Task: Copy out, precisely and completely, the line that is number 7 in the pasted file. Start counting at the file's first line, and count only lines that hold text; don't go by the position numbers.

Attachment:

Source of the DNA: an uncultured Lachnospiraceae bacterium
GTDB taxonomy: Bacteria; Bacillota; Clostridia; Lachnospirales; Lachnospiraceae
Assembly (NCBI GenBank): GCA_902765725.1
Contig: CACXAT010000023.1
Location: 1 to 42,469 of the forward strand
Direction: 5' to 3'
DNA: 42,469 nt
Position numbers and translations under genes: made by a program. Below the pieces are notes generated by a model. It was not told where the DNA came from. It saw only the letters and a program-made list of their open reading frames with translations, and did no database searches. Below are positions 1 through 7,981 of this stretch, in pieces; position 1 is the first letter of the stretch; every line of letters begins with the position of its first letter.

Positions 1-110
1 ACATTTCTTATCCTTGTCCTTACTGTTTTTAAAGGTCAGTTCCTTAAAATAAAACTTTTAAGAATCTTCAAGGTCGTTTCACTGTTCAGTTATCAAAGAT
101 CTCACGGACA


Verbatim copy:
DNA: 42,469 nt